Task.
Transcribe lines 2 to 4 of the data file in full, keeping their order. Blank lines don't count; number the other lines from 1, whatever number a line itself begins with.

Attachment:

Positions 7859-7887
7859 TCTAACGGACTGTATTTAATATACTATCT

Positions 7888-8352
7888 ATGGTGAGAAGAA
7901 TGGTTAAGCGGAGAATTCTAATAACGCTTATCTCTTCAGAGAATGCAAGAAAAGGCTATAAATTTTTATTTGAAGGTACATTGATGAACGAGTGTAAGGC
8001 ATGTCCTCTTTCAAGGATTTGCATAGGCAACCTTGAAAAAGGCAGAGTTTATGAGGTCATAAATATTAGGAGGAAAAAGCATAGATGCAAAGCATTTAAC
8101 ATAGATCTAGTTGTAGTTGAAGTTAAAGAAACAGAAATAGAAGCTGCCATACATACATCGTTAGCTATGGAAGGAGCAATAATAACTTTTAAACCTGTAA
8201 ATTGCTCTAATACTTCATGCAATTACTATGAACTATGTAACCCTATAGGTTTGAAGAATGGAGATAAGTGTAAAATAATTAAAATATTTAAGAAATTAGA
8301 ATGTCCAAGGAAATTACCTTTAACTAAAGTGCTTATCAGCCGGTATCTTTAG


7859 TCTAACGGACTGTATTTAATATACTATCT

Positions 7888-8352
7888 ATGGTGAGAAGAA